Some consumers boycotted GE light bulbs, refrigerators and other products during the 1980s and 1990s. The purpose of the boycott was to protest against GE's role in nuclear weapons production.

    In 2002, GE acquired the wind power assets of Enron during its bankruptcy proceedings. Enron Wind was the only surviving U.S. manufacturer of large wind turbines at the time, and GE increased engineering and supplies for the Wind Division and doubled the annual sales to $1.2 billion in 2003. It acquired ScanWind in 2009.

    Computing

    GE was one of the eight major computer companies of the 1960s along with IBM, Burroughs, NCR, Control Data Corporation, Honeywell, RCA and UNIVAC. GE had a line of general purpose and special purpose computers, including the GE 200, GE 400, and GE 600 series general purpose computers, the GE 4010, GE 4020, and GE 4060 real-time process control computers, and the DATANET-30 and Datanet 355 message switching computers (DATANET-30 and 355 were also used as front end processors for GE mainframe computers). A Datanet 500 computer was designed, but never sold.

    In 1962, GE started developing its GECOS (later renamed GCOS) operating system, originally for batch processing, but later extended to timesharing and transaction processing. Versions of GCOS are still in use today. From 1964 to 1969, GE and Bell Laboratories (which soon dropped out) joined with MIT to develop the Multics operating system on the GE 645 mainframe computer. The project took longer than expected and was not a major commercial success, but it demonstrated concepts such as single level store, dynamic linking, hierarchical file system, and ring-oriented security. Active development of Multics continued until 1985.

    GE got into computer manufacturing because in the 1950s they were the largest user of computers outside the United States federal government, aside from being the first business in the world to own a computer. Its major appliance manufacturing plant "Appliance Park" was the first non-governmental site to host one. However, in 1970, GE sold its computer division to Honeywell, exiting the computer manufacturing industry, though it retained its timesharing operations for some years afterwards. GE was a major provider of computer time-sharing services, through General Electric Information Services (GEIS, now GXS), offering online computing services that included GEnie.

    In 2000 when United Technologies Corporation planned to buy Honeywell, GE made a counter-offer that was approved by Honeywell. On July 3, 2001, the European Union issued a statement that "prohibit the proposed acquisition by General Electric Co. of Honeywell Inc.". The reasons given were it "would create or strengthen dominant positions on several markets and that the remedies proposed by GE were insufficient to resolve the competition concerns resulting from the proposed acquisition of Honeywell."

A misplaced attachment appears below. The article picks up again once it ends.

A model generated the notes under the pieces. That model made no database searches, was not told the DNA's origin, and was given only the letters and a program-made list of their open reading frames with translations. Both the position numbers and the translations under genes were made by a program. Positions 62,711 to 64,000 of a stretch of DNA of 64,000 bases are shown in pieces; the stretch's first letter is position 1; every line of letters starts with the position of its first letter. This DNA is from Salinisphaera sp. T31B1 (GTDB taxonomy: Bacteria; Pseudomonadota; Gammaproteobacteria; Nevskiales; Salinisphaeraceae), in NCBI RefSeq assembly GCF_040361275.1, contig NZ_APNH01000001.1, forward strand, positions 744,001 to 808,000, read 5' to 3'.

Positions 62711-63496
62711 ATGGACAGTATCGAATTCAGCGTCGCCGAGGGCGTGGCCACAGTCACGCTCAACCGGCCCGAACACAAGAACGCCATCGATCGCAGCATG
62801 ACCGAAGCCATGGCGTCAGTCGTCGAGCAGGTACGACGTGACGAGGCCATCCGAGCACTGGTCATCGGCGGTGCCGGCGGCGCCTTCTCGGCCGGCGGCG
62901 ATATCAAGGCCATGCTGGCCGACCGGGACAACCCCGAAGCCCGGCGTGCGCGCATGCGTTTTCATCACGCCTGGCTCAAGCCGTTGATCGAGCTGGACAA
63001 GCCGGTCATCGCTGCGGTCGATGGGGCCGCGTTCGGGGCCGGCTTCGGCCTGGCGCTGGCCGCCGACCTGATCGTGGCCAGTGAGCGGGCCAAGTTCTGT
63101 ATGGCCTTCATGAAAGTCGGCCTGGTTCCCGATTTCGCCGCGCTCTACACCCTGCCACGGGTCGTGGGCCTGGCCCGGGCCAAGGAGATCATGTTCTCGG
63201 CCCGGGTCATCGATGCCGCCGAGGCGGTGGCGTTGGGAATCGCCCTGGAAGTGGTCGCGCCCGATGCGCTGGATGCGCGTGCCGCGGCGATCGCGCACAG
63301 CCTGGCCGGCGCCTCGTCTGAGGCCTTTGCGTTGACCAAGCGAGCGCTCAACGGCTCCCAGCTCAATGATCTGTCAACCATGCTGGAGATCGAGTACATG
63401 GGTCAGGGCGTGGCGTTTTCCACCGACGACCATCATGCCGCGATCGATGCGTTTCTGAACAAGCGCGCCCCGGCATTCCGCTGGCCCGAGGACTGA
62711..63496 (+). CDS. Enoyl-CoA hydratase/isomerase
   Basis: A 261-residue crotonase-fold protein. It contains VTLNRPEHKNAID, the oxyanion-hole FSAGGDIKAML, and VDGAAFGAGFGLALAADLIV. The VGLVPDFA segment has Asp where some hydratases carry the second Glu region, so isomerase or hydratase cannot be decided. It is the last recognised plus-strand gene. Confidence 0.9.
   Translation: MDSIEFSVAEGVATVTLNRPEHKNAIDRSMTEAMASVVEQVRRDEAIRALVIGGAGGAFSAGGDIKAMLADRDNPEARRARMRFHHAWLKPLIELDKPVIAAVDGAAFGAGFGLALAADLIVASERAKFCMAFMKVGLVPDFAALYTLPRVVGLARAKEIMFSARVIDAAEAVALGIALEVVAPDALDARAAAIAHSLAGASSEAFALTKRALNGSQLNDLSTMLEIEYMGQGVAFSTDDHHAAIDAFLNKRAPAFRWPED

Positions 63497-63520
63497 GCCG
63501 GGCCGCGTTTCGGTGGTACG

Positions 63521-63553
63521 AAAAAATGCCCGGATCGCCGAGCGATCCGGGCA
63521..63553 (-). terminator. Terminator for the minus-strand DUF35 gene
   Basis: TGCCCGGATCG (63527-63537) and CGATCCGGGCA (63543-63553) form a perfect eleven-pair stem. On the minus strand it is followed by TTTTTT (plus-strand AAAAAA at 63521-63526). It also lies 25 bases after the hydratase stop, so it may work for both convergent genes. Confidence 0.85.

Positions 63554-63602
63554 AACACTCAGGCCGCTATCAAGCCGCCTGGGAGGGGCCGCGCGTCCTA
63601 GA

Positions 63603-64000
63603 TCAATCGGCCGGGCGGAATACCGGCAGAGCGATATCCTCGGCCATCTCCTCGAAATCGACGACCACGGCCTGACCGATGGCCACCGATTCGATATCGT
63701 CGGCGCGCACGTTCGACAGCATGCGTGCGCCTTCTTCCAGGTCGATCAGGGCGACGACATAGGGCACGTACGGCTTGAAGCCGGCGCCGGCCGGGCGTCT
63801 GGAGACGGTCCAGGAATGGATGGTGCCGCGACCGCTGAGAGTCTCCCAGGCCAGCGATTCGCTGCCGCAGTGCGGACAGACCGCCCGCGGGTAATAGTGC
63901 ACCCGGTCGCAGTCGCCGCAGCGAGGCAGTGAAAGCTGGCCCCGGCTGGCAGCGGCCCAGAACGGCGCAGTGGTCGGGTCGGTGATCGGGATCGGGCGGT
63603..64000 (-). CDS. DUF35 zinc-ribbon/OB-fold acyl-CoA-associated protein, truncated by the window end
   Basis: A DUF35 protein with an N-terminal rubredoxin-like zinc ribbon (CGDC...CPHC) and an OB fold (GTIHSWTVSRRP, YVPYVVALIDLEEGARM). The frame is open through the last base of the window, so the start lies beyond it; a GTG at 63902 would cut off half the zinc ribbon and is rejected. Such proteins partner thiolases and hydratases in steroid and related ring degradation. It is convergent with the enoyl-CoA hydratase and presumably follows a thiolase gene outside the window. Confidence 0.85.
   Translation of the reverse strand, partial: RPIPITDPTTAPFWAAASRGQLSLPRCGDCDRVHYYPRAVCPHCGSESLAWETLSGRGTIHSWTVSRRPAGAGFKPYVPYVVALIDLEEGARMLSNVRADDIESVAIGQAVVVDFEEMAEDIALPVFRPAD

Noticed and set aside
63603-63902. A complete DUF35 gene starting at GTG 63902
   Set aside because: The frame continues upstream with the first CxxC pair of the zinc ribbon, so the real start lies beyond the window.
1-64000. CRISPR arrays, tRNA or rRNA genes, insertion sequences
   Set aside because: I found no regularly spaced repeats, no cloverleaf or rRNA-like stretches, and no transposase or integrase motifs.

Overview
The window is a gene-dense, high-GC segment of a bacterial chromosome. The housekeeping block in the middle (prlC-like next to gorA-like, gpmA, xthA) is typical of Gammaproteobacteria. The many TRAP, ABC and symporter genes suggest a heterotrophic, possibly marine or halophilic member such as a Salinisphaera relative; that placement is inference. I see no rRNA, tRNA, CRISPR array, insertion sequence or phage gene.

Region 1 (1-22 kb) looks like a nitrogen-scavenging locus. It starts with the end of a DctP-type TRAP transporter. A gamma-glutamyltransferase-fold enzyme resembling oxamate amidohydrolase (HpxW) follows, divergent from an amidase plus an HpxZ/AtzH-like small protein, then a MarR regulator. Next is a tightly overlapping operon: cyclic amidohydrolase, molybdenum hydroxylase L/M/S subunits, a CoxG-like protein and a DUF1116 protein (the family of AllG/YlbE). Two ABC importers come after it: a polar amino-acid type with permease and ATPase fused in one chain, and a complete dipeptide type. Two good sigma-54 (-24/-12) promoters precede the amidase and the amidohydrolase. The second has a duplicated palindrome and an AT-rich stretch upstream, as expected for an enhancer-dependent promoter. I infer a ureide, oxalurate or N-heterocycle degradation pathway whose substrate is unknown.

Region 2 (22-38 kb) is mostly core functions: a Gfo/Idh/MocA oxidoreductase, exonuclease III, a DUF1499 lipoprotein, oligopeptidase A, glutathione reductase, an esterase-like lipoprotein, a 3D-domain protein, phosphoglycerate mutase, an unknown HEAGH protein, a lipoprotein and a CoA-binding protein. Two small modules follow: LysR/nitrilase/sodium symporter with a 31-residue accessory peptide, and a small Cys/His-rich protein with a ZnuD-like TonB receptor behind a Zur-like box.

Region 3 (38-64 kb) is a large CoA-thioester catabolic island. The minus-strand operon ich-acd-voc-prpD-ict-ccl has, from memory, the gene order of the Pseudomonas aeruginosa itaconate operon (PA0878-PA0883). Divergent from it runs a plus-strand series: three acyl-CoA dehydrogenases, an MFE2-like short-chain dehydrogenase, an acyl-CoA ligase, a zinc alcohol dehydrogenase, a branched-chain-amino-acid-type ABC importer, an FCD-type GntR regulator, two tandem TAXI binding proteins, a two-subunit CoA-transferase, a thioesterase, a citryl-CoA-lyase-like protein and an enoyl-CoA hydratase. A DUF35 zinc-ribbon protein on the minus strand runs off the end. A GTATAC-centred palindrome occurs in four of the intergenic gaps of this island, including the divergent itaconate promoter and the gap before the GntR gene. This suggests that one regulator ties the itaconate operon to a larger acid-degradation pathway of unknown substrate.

Acquisitions and Divestments

    In 1986, GE reacquired RCA, primarily for the NBC television network (also parent of Telemundo Communications Group). The remainder was sold to various companies, including Bertelsmann (Bertelsmann acquired RCA Records) and Thomson SA, which traces its roots to Thomson-Houston, one of the original components of GE. Also in 1986, Kidder, Peabody & Co., a U.S.-based securities firm, was sold to GE and following heavy losses was sold to PaineWebber in 1994.

    In 2004, GE bought 80% of Universal Pictures from Vivendi. Vivendi bought 20% of NBC forming the company NBCUniversal. GE then owned 80% of NBCUniversal and Vivendi owned 20%. On December 3, 2009, it was announced that NBCUniversal would become a joint venture between GE and cable television operator Comcast. Comcast would hold a controlling interest in the company, while GE would retain a 49% stake and would buy out shares owned by Vivendi.

    On March 19, 2013, Comcast bought GE's shares in NBCU for $16.7 billion, ending the company's longtime stake in television and film media.

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    Canadian General Electric Company, Limited Stock Certificate
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    General Electric Company Bond Certificate
    General Electric Company Bond Certificate